Imperative Of Embracing Off-season Farming

Imperative Of Embracing Off-season Farming

Traditional pattern of agriculture, particularly land cultivation, has remained unreservedly subsistence, and dependent on the season where the onset of the rains signal the farming period.   

However, it is widely acknowledged that some form of dry-season farming has existed in parts of the country for several centuries where subsistence agriculture is sustained aided by some form of irrigation. In this practice, mostly perishable produce are cultivated which include; tomatoes, vegetables, pepper, cucumber and onions among others.

While they form the bulk of daily needs across far-flung parts of the country, they can hardly sustain the veritable needs of the ever burgeoning national population whose food demand is largely insatiable.

Besides, these items sustained through subsistence irrigation are not cash crops and cannot mitigate the increasing crave for staples and whole grains which are the basis for survival of many homes.

It is getting further precarious from the challenges posed by climate change and related factors that have imperiled reliance on the traditional rain pattern to grow our food crops which have continued to be in short supply.

With restrictions on the importation of certain foodstuff, including rice which is a basic staple in most average homes in Nigeria, it calls for a more coordinated effort at all levels of governance to further boost production of grains towards meeting national demands.

We are wary that despite efforts by the Federal Government to sustain grains production locally, there are several under-currents which work against the tide to achieve the same. Saboteurs and dubious businessmen continue to illegally import these items to the detriment of our national economy in spite of unrelenting anti-contraband efforts.

The rising wave of insecurity which has further dampened the zeal of many a small-householder farmer to go to the farm, has further worsened the concern over food security as the few areas free from the onslaught by bandits and terrorists are unable to meet up with their capacity as in past given the vagaries of climatic conditions which are daily worsening and can no longer uphold hitherto traditional farming patterns.

With our declining agricultural output, occasioned by climate change, insecurity and declining incentives from stakeholders, it is doubtful if food security would not add up to our large number of distresses. We may be taken unawares by this waiting catastrophe if we fail to collectively stand up to the challenge at hand.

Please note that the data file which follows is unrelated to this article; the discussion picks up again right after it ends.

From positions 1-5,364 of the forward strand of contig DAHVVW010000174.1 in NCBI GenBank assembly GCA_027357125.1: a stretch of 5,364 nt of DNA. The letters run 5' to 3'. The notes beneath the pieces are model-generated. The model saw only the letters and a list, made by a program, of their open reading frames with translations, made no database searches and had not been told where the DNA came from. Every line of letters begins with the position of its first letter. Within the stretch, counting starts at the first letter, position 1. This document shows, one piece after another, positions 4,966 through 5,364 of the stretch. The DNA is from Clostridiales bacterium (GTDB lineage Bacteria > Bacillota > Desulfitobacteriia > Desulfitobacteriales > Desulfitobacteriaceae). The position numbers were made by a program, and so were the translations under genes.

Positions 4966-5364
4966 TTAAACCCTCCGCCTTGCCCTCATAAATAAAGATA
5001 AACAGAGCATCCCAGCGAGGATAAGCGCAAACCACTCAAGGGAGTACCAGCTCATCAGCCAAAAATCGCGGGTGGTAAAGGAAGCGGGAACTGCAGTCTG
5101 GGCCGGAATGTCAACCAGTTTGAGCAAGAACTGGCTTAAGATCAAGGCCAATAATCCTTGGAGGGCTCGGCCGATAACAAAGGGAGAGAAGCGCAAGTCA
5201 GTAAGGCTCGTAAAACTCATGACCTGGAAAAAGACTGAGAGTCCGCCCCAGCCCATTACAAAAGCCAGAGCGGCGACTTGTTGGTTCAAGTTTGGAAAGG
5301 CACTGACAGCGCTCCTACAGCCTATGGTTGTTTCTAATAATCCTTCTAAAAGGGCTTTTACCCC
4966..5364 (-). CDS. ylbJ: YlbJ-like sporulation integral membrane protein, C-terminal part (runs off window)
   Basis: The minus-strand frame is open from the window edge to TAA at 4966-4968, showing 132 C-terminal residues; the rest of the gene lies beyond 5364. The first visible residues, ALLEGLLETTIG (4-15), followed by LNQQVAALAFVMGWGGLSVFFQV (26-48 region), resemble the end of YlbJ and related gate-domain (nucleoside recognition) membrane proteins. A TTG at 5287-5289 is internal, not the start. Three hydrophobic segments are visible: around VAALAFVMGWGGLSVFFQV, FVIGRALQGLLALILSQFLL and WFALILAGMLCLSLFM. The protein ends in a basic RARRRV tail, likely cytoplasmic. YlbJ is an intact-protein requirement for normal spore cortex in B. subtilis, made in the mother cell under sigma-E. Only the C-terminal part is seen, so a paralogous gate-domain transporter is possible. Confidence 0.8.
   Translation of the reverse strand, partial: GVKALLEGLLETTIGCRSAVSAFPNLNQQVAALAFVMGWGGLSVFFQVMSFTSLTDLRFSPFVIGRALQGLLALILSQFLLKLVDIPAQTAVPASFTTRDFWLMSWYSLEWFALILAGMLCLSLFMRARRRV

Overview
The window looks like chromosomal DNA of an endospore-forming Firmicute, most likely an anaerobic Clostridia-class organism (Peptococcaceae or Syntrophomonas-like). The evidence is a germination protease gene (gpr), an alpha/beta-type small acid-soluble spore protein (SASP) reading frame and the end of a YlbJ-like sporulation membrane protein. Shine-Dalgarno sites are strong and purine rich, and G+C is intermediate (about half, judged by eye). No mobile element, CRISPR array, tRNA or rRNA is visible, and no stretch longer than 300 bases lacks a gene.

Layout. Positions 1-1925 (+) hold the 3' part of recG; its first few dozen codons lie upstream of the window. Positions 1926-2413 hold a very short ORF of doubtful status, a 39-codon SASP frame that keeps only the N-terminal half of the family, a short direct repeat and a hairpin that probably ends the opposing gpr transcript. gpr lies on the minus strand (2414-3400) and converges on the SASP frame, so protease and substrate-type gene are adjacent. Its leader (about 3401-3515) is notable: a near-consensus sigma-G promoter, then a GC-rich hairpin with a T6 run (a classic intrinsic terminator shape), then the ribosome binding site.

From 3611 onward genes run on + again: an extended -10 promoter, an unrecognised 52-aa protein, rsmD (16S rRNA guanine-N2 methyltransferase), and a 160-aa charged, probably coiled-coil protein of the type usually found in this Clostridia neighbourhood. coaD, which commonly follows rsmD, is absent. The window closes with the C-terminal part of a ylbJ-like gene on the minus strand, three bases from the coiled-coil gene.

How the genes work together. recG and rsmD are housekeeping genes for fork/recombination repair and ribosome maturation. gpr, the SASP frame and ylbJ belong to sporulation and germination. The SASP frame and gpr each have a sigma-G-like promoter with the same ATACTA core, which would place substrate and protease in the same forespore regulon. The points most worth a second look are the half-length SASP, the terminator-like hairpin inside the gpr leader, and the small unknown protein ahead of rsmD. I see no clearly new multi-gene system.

In areas where the ferocity of insurgency is mitigated and manageable, there is the need to carry out enhanced extension services where farmers can effectively manage ever shrinking resources at their disposal. The farmers more than ever, need exposure to improved seedlings and modern farming techniques that would engender huge yields.

It is also necessary to encourage more farmers towards enhancing their profiles by switching from the drudgery of subsistence farming to a more technology-driven cultivation so as to enjoy the benefits that accrue from such.

Apart from saving cost, time and enhanced productivity, there are numerous other benefits which include shaking off the back-breaking effects of the ‘cutlass and hoe’ farming method.              

With climate change now a feature still tasking our collective capacities in different areas, we cannot afford to remain glued to our traditional farming pattern. It is time to engage all-year round farming in which the uncertainties which come along with changing climate can be overcome. There must be more investment in irrigation-driven farming alongside technology that enhances the use of modern equipment for enhanced productivity.We are confident that our agricultural researches which point the light as to which crops thrive in irrigated-farming systems are not to merely dot our books but to provide relevance for which farmers can thrive in their enterprise and consequently provide needed food for our ever-growing population.While, we continue to urge our governments to continue in their avowed commitment to neutralise insurgents and terrorists towards enhancing safer communities towards returning to their vocation of farming, there is an urgent need to forestall the spread of insecurity with all intensity. 

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Off-season farming